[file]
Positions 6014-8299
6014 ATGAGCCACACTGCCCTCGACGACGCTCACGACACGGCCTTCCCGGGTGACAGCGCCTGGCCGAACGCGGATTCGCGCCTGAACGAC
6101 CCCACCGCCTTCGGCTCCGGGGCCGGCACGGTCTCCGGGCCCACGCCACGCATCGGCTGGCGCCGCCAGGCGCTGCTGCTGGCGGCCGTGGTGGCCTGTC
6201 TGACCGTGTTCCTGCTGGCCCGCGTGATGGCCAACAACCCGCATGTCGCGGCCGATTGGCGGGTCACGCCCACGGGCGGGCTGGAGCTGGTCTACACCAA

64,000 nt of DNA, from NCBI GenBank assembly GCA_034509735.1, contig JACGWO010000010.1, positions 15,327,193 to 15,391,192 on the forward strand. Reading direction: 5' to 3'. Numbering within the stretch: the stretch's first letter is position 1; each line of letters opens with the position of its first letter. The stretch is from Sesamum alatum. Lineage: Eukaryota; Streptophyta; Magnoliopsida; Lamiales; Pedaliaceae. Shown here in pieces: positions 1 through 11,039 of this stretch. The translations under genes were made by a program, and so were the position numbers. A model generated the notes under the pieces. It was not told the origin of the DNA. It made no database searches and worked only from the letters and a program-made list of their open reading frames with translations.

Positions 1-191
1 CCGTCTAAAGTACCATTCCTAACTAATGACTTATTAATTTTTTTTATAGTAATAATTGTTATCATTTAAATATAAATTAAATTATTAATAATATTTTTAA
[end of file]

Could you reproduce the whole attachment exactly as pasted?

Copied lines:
Positions 6014-8299
6014 ATGAGCCACACTGCCCTCGACGACGCTCACGACACGGCCTTCCCGGGTGACAGCGCCTGGCCGAACGCGGATTCGCGCCTGAACGAC
6101 CCCACCGCCTTCGGCTCCGGGGCCGGCACGGTCTCCGGGCCCACGCCACGCATCGGCTGGCGCCGCCAGGCGCTGCTGCTGGCGGCCGTGGTGGCCTGTC
6201 TGACCGTGTTCCTGCTGGCCCGCGTGATGGCCAACAACCCGCATGTCGCGGCCGATTGGCGGGTCACGCCCACGGGCGGGCTGGAGCTGGTCTACACCAA

64,000 nt of DNA, from NCBI GenBank assembly GCA_034509735.1, contig JACGWO010000010.1, positions 15,327,193 to 15,391,192 on the forward strand. Reading direction: 5' to 3'. Numbering within the stretch: the stretch's first letter is position 1; each line of letters opens with the position of its first letter. The stretch is from Sesamum alatum. Lineage: Eukaryota; Streptophyta; Magnoliopsida; Lamiales; Pedaliaceae. Shown here in pieces: positions 1 through 11,039 of this stretch. The translations under genes were made by a program, and so were the position numbers. A model generated the notes under the pieces. It was not told the origin of the DNA. It made no database searches and worked only from the letters and a program-made list of their open reading frames with translations.

Positions 1-191
1 CCGTCTAAAGTACCATTCCTAACTAATGACTTATTAATTTTTTTTATAGTAATAATTGTTATCATTTAAATATAAATTAAATTATTAATAATATTTTTAA